Understanding Health Insurance Liens and Their Importance to Anyone New to Personal Injury Law

Anyone new to the personal injury law practice must understand health insurance liens. In a personal injury case, a lien claims arises when an insurance company or government agency pays the medical bills of an injured plaintiff, who later makes a recovery against the negligence person’s insurance company.  

A good way to learn about liens is to understand the history of lien recovery.  Prior to 1988, health insurance lien claims were relatively uncommon. That all changed in 1988 when Patrick B. McGinnis left his job at a large health insurance company and started Healthcare Recoveries in Louisville, Kentucky.

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Healthcare Recoveries attempts to recover money paid out in claims for health insurance companies they represent.  A personal injury plaintiff, with health insurance, will have their medical bills paid by their health insurance company post accident.  Healthcare Recoveries researches the accident and uses, right to recovery language in the fine print of the health insurance contracts, in an attempt to recover the money the plaintiff and her attorney, which they received from the negligent defendant.  This 1996 article details the early story of Healthcare Recoveries, it’s success, and growth.

Fast forward to 2015 and you can see where Healthcare Recoveries stands today. This article shows what Mr. McGinnis’s original idea has become today.  Reading these articles will help you understand why you, the new personal injury lawyer, may be receiving letters from Equian, which has a web page called “got-a-letter.”

Here are three important legal decisions that will help new personal injury lawyers begin to understand the world of personal injury liens.

1. The United States Supreme Court’s decision in Arkansas Department of Health and Social Services v. Ahlborn, 547 U.S. 268 (2006) (“Ahlborn”) provides a framework to determine what portion of a settlement, judgment, or award represents payment for medical expenses or medical care, provided to an injured individual by their insurance company.  The key question to determine is what is the appropriate reimbursement amount for the insurance company that Equian represents.

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2. The California Supreme Court in Fitch v. Select Products (2005) 36 Cal.4th 812, explains the effect of a pure wrongful death claim on MediCal’s attempt to assert a recovery against a wrongful death only recovery.  Fitch is a good case to read for its discussion of the types of damages that are available in a “survival action” survival action C.C.P. 377.62 and a wrongful death claim, C.C.P. 377.60.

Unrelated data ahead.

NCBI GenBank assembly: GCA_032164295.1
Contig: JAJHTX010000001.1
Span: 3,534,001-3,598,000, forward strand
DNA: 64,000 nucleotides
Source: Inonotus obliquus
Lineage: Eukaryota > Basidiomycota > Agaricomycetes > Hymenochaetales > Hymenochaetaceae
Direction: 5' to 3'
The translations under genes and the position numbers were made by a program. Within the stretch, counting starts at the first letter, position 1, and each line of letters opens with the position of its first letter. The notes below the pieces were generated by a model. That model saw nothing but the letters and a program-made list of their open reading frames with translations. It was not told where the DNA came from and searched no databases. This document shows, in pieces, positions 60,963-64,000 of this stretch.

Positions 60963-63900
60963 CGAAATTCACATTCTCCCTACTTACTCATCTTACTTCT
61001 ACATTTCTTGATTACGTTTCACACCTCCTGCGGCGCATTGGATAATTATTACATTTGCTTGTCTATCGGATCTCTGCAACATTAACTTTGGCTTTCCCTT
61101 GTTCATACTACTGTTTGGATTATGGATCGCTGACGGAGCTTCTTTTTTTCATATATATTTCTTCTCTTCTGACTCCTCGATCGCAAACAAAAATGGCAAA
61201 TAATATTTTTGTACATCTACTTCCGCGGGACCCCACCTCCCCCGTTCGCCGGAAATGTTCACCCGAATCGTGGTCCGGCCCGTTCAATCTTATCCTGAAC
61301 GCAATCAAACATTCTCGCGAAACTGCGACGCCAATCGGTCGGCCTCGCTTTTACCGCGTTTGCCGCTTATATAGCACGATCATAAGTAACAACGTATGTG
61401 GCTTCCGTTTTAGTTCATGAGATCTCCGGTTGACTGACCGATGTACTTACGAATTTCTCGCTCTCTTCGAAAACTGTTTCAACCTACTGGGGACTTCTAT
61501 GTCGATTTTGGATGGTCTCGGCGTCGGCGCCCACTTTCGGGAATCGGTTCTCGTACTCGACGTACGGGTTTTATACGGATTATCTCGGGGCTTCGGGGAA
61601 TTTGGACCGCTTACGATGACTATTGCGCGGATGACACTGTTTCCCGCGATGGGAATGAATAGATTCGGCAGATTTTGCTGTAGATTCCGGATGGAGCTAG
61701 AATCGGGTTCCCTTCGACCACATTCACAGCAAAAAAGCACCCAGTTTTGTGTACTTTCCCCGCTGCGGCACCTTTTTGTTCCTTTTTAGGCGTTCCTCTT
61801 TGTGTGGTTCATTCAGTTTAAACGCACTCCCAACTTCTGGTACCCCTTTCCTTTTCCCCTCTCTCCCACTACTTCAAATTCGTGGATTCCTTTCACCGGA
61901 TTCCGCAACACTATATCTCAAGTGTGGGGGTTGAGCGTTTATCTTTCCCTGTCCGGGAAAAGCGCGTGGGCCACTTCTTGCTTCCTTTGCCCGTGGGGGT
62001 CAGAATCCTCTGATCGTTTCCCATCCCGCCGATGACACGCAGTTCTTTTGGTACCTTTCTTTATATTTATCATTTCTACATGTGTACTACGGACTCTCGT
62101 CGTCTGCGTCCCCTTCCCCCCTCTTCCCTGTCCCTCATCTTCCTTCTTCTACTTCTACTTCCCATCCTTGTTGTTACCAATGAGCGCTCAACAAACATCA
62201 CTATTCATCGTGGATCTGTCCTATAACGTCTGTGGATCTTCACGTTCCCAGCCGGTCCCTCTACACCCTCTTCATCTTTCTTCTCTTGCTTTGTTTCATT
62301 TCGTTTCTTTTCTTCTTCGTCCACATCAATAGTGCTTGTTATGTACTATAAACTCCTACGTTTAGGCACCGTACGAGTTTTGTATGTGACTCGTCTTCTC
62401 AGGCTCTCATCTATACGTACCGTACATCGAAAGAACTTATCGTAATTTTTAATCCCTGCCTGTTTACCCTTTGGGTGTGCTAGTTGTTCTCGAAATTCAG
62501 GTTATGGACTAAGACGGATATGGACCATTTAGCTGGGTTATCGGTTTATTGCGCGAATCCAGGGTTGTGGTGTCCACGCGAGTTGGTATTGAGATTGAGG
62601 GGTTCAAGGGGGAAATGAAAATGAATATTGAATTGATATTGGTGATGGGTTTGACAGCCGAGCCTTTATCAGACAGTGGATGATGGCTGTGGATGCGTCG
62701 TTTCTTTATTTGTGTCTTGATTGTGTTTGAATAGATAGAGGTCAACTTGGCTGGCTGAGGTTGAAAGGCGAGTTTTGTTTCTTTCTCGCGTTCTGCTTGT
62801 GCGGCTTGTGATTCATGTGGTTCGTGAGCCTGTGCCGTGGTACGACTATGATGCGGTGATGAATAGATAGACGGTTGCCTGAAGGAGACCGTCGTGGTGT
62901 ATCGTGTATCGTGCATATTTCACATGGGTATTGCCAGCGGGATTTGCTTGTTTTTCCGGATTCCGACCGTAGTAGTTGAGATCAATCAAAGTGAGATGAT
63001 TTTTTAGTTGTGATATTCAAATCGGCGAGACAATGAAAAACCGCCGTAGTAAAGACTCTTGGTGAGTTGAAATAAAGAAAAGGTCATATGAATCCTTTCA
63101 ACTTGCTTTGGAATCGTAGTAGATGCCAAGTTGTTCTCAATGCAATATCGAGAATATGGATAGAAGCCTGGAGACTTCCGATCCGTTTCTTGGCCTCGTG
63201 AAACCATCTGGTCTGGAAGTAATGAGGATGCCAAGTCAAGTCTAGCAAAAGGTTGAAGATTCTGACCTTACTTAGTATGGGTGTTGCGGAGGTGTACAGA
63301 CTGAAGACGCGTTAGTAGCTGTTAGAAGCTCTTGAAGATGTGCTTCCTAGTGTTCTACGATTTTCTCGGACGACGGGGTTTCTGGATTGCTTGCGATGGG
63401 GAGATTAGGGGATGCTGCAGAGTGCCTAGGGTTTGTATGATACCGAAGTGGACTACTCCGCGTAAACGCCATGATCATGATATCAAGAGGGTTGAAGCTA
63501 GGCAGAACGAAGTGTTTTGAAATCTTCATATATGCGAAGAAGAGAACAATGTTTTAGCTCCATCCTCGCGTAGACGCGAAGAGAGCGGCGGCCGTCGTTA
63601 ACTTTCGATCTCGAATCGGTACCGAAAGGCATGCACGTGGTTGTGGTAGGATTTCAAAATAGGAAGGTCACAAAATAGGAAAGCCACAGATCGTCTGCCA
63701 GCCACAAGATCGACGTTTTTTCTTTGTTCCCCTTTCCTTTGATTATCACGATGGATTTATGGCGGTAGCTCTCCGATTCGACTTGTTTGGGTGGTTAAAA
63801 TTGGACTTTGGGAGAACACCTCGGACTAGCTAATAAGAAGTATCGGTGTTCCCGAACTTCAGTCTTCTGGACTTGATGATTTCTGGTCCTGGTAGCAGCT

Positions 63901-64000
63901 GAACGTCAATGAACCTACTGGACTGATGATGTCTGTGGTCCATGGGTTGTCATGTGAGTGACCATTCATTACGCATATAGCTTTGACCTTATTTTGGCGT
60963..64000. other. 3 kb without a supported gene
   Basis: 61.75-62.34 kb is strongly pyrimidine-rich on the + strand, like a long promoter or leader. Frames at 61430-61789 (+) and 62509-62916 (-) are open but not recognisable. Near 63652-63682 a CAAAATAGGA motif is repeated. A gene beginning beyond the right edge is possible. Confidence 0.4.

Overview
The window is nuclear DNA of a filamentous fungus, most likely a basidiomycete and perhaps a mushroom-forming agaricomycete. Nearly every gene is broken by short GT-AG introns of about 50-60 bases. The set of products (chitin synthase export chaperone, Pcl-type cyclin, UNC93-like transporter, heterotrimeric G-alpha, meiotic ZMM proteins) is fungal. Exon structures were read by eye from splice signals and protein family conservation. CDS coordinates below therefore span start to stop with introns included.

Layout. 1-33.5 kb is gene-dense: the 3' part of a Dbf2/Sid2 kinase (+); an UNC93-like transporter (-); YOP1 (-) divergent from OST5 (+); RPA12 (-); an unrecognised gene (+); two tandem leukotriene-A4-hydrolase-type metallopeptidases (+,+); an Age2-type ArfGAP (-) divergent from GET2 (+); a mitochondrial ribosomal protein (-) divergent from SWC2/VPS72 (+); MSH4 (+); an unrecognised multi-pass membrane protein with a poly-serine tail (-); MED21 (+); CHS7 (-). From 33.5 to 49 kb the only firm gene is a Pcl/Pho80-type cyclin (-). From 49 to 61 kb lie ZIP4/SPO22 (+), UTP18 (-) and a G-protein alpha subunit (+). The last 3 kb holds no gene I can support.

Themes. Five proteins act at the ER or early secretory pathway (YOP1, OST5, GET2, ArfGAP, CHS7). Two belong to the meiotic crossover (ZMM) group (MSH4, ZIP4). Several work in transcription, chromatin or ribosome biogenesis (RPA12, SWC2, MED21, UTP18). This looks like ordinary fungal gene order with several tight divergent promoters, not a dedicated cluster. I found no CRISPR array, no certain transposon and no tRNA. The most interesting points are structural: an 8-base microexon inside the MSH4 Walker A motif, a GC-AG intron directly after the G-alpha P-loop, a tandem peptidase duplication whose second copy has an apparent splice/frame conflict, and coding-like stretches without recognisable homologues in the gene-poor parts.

3. Montanile v. Board of Trustees of Nat. Elevator Industry Health Benefit Plan (2016) 136 S.Ct. 651, introduces you to how the ERISA law applies to health insurance liens in the context of a personal injury recovery.  Montanile, involved a health insurance plan that was attempting to reach the plaintiff’s portion of a $500,000 settlement secured against a drunk driver defendant.

In Signup to Settlement: A Personal Injury Bootcamp, we help you understand how to learn to respond to letters from Equian and reduce the amount of Equian’s claim, which means your client gets more money in their pocket.

About Albert Stoll

In his 20 years of law practice, Al has handled more than 40 jury trials. This experience, combined with a commitment to ethics and integrity, has earned Al an excellent reputation throughout the San Francisco Bay Area legal community. He is the recipient of Martindale-Hubbell‘s “AV” peer rating, which signifies preeminent legal ability and ethical standards, and has been named a Northern California Super Lawyer every year since 2006. In 2009, Al was awarded the prestigious 2009 Civil Justice Award by the San Francisco Trial Lawyers Association, given to attorneys who show integrity, grit, tenacity, ethics, and great advocacy skills, and who contribute to the betterment of consumers and/or injured victims and their families.